This woman in her 40s presented with small bowel obstruction and significant weight loss, leading to a clinical concern for inflammatory bowel disease and malignancy. Although histologic diagnosis of the ileo-cecal mass was straightforward and rendered at the time of intra-operative evaluation, clinical presentation was atypical enough to warrant a review of literature on endometriosis of the GI tract.
Endometriosis is defined as the presence of ectopic endometrium-like tissue outside the mucosal lining of the uterus. Both glands and stroma are necessary for diagnosis. The overall prevalence is estimated to be 5-10% of women of child-bearing age. The ovaries are the most common sites of involvement. Endometriosis has been reported in multiple organs including the lungs, urinary bladder, pleura and skin. While the exact incidence at these sites is not known, it is generally considered rare compared to pelvic disease. The gastrointestinal tract is the most common extrapelvic site of involvement, with most cases being reported in the rectosigmoid colon, followed in descending order of frequency, by rectovaginal septum, the ileum, jejunum and cecum. Symptoms including vomiting, diarrhea, constipation and cramps, most often result from obstruction. Involvement of rectum and/or rectovaginal septum may result in pain on defection.
A case report of a 26-year-old woman describes ileocecal endometriosis presenting with cecocolic intussusception, a cecal mass on barium enema, and gastrointestinal hemorrhage (1). Similar to our case, histopathology showed serosal and subserosal endometrial implants, without mucosal involvement. However, the cecal mucosa also showed ulceration and ischemic changes secondary to intussusception. Rarely, endometriosis involving the intestinal mucosal surface presents as a polypoid mass and hematochezia, and may cause diagnostic confusion with a primary colonic malignancy on endoscopic biopsy (2). Villous atrophy resulting in protein-losing enteropathy and anasarca is a less common clinical presentation (3).
In a study of over 1500 patients with pelvic endometriosis diagnosed at laparoscopy, 5.4% also had gastrointestinal tract involvement. However, only 0.7% underwent bowel resection, most commonly due to presence of obstructive gastrointestinal symptoms or inability to exclude malignancy. None of the patients with appendiceal endometriosis (<1% of all cases) showed symptoms of appendicitis suggesting the asymptomatic nature of the disease in this anatomic location (4).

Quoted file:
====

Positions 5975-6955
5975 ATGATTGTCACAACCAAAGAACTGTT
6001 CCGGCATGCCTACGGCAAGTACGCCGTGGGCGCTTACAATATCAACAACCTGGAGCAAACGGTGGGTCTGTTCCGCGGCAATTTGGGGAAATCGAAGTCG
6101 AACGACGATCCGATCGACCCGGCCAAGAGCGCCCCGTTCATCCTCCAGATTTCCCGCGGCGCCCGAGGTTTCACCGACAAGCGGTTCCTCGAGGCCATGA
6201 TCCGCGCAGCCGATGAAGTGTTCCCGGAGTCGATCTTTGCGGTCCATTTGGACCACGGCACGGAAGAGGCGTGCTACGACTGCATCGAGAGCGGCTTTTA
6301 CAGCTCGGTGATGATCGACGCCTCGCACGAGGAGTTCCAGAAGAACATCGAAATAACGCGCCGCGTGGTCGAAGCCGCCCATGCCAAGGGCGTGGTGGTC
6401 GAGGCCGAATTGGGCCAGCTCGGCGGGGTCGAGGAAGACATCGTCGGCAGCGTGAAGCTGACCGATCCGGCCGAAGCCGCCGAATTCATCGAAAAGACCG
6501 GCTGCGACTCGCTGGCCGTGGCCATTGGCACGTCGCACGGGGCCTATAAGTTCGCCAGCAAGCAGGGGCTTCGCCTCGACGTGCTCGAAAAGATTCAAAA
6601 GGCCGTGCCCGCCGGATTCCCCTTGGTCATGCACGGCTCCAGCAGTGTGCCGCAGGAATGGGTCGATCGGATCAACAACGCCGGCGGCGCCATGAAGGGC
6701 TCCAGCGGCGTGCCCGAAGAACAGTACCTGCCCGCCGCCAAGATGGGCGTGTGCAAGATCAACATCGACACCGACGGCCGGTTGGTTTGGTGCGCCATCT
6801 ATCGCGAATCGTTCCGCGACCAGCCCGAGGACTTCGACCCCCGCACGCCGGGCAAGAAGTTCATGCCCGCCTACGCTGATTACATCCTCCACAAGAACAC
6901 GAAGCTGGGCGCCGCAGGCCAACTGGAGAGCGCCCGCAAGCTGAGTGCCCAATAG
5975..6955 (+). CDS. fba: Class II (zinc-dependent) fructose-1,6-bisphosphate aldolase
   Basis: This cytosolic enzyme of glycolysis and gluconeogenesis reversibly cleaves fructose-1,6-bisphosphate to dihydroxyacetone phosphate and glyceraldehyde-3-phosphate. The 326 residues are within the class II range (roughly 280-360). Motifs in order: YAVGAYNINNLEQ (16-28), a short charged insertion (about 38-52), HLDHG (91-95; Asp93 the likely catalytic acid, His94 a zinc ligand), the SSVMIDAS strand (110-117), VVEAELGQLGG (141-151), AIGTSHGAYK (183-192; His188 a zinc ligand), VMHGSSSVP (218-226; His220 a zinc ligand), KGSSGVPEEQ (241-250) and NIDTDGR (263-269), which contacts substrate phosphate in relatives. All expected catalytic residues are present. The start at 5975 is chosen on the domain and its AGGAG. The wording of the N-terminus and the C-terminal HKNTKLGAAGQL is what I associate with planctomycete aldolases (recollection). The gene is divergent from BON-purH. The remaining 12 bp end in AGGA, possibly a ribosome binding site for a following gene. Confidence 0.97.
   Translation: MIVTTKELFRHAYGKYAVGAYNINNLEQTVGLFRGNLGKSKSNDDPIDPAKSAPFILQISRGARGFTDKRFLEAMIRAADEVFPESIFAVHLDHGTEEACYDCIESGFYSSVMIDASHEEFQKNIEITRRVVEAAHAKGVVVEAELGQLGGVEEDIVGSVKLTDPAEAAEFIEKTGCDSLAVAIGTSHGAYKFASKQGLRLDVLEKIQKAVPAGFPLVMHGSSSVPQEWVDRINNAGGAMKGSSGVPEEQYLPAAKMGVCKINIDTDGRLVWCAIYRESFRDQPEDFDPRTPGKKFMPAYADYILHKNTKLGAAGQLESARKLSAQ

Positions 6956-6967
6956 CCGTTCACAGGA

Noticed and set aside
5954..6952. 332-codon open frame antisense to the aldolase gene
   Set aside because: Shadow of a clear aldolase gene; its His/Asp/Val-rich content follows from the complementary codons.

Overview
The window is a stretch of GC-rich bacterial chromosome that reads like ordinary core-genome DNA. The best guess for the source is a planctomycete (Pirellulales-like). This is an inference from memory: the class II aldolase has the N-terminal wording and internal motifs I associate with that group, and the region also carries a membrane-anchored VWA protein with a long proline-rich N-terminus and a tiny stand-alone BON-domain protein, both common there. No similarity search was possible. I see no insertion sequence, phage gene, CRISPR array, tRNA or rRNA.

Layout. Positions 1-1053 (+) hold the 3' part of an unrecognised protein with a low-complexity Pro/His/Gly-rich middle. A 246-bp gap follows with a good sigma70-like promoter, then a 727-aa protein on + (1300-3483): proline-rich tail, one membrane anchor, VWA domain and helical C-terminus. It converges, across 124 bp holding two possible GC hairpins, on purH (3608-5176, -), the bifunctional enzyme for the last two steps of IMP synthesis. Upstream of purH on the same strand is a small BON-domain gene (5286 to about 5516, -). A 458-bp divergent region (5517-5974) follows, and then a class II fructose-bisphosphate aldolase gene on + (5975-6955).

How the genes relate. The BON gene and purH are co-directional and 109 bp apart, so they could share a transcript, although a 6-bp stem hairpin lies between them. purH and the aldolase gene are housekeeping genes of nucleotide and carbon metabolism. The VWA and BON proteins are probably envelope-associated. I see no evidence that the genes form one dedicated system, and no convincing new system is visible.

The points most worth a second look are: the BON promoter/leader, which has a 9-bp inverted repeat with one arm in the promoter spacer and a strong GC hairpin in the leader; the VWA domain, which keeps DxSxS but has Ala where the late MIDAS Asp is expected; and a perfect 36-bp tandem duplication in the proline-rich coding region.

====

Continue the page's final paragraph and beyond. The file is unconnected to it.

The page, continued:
Laparoscopy and laparotomy remain the gold standard for diagnosis. As illustrated by our case, most lesions are extramucosal to the GI tract and therefore may not be identified by endoscopic biopsy procedures. Likewise, radiology may not show any abnormalities until late in the disease process, when enteroclysis or a barium enema can show eccentric deformation of small or large bowel respectively. Data concerning treatment options are limited to case reports and few retrospective studies. Surgical resection appears necessary only when complete obstruction occurs or malignancy is suspected. The need for concurrent hysterectomy and bilateral salpingo-oopherectomy is not well-established, although one study suggests a beneficial effect on "cure rate", which is not statistically significant. Ectopic endometrial tissue responds unpredictably to hormonal manipulation and the exact role of medical treatment of extrapelvic disease is not known.
The other interesting aspect in this case was the presence of "bland" glandular inclusions (BGIs) without the characteristic endometrial stroma in two lymph nodes. Two additional lymph nodes showed typical endometriotic foci, similar to those seen in the ileocecum. BGIs have been described in pelvic and para-aortic lymph nodes (5, 6). They are found exclusively in women, and classically are composed of cystically dilated glands lined by single layer of cuboidal to columnar epithelium that is often ciliated (tubal-type). Cytoplasmic or intraluminal secretions may be present as can periglandular and intraglandular calcifications resembling psammoma bodies. In most cases the glands are located within the fibrous capsule or in the cortical portion of the lymph nodes, although some authors report presence within the capsular sinusoid (5, 7).